OASIS BABY/CHILD DEDICATION
WHAT IS BABY DEDICATION?
The word "dedication" means "to consecrate" or the act of setting apart people or things to serve God. In the Old Testament, we see how Hannah prayed for a child and promised God that the child, Samuel, would be given to the Lord all the days of his life. (1 Samuel 1:11, 28). In the New Testament, we see how Mary and Joseph took Jesus to the temple to "present" Him to the Lord (Luke 2:22).
These parents took this act very seriously and were making a commitment in presenting their children to the Lord. Bringing a child before the Lord is not a secret formula for keeping them from ever experiencing harm or pain. It is a commitment that the parents make to do their part in raising the child before the Lord. Just as the Nazarite children in the Bible had set boundaries and lived their lives set apart to God from birth (Judges 13:5), parents today, through baby dedication, commit to a lifestyle of raising their children separated from the world and its values.
WHAT IS THE BIBLICAL PURPOSE AND HISTORY OF CHILD DEDICATION?
The scriptural root of a child dedication is found in 1 Samuel 1:27–28 where a godly woman named Hannah prayed year after year for God to give her a child. He answered her prayer and she gave birth to a son, whom she named Samuel. When Samuel was born, Hannah prayed these words: "For this boy I prayed, and the Lord has given me my petition which I asked of Him. So I have also dedicated him to the Lord; as long as he lives he is dedicated to the Lord." In Luke chapter 2, following the birth of Jesus, Mary and Joseph took the infant Jesus to the temple and dedicated Him.
In both Scripture passages, the parents entrusted their child completely to God. The writings of Moses found in Deuteronomy 6:5–9 describe God's plan for how a parent should raise up a child: "Love the Lord your God with all your heart and with all your soul and with all your strength. These commandments that I give you today are to be upon your hearts. Impress them on your children. Talk about them when you sit at home and when you walk along the road, when you lie down and when you get up. Tie them as symbols on your hands and bind them on your foreheads. Write them on the doorframes of your houses and on your gates." One key step in marking your desire to nurture your child in the ways of God is to dedicate him or her to God publicly, through a child dedication ceremony.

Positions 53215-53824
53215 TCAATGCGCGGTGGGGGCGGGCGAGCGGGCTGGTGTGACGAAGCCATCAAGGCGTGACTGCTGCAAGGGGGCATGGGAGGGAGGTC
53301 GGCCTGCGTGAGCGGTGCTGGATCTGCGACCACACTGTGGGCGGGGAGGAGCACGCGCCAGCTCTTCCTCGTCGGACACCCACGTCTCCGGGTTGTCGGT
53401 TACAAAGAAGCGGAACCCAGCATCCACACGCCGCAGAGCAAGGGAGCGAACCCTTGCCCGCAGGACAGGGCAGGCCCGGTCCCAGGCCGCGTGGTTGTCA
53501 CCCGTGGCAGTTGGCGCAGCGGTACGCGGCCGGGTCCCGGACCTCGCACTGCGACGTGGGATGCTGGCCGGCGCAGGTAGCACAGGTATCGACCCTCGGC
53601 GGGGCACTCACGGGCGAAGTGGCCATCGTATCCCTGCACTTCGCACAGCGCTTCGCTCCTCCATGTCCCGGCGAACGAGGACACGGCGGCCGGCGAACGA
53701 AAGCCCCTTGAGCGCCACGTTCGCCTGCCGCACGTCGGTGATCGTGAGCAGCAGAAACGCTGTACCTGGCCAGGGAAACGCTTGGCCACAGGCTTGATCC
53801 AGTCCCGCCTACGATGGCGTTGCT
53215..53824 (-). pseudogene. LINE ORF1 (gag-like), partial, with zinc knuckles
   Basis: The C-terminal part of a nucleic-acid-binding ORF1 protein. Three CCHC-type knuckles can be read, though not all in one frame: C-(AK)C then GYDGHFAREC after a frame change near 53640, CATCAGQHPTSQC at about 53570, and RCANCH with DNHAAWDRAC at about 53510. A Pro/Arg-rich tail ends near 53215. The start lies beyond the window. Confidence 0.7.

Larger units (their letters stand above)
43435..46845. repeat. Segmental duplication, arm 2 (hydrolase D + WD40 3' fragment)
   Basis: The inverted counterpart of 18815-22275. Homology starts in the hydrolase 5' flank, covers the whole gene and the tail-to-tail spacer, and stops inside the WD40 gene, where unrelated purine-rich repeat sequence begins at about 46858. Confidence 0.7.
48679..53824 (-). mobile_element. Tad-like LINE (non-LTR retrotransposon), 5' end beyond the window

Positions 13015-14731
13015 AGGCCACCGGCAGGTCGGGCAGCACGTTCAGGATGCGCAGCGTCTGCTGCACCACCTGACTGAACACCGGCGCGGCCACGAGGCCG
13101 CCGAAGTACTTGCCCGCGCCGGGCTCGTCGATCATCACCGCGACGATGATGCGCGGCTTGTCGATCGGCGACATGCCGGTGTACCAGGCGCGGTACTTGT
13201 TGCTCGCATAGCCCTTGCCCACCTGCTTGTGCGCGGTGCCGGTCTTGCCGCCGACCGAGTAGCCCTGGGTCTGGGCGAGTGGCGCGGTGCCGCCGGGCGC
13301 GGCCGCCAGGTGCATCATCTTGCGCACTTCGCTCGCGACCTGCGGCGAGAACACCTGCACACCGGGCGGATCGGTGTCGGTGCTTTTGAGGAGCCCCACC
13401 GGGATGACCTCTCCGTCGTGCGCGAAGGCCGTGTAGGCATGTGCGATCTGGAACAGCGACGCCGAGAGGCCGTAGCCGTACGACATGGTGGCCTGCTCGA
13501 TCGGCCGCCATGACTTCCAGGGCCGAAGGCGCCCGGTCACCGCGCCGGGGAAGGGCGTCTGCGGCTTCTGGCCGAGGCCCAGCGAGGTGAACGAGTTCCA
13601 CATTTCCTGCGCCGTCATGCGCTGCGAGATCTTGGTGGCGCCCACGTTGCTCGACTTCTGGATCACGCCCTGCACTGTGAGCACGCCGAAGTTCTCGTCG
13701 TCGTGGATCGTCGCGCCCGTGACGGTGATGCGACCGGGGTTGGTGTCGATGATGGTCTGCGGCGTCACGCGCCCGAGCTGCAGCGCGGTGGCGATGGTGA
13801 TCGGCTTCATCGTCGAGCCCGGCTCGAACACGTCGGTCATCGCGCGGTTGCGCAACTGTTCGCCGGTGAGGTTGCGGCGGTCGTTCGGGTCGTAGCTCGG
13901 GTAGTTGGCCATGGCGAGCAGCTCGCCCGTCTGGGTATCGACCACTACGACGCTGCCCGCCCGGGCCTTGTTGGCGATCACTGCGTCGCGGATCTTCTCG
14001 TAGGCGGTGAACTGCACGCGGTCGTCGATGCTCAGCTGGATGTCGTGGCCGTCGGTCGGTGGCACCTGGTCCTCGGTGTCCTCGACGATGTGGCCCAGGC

AT WHAT AGE CAN A CHILD TAKE PART IN A DEDICATION SERVICE?
Oasis does not have a set age requirement for child dedication, but the average age for a child to be dedicated is four to twelve months old, although many parents dedicate children much older than that, often for the following reasons:
The parent(s) are new believers in Christ and their children were not dedicated when they were infants.
The parent(s) are having a younger child dedicated and want to have their older child dedicated at the same time.
WHAT HAPPENS ON THE SUNDAY MY BABY/CHILD IS DEDICATED?
On the Sunday of your dedication:
You and your family should arrive by 9:45 am to go over the order of service and make any last minute changes. Seats may be reserved for each family dedicating their baby/child.
Typically baby dedications are held in the middle of the service before the announcements and tithe/offering. Parents and family members will walk up to platform when Pastor calls your families name. Pastor Michael and Tena Sloan will spend time with each family. A Certificate of Dedication will be provided to the parents.
Be prepared to make this a very special day in the lives of your family!
A WORD FROM PASTOR
Children are a gift from God and are precious to Him. Dedicating our children to the Lord is an important covenant we make before God. It is through baby dedication that parents make this covenant and publicly proclaim their faith in Christ and their commitment to pass their faith on to their children. As a church, we desire to help you succeed in this parenting journey. May God richly bless you as you welcome this new life into your family!
Bishop Michael Sloan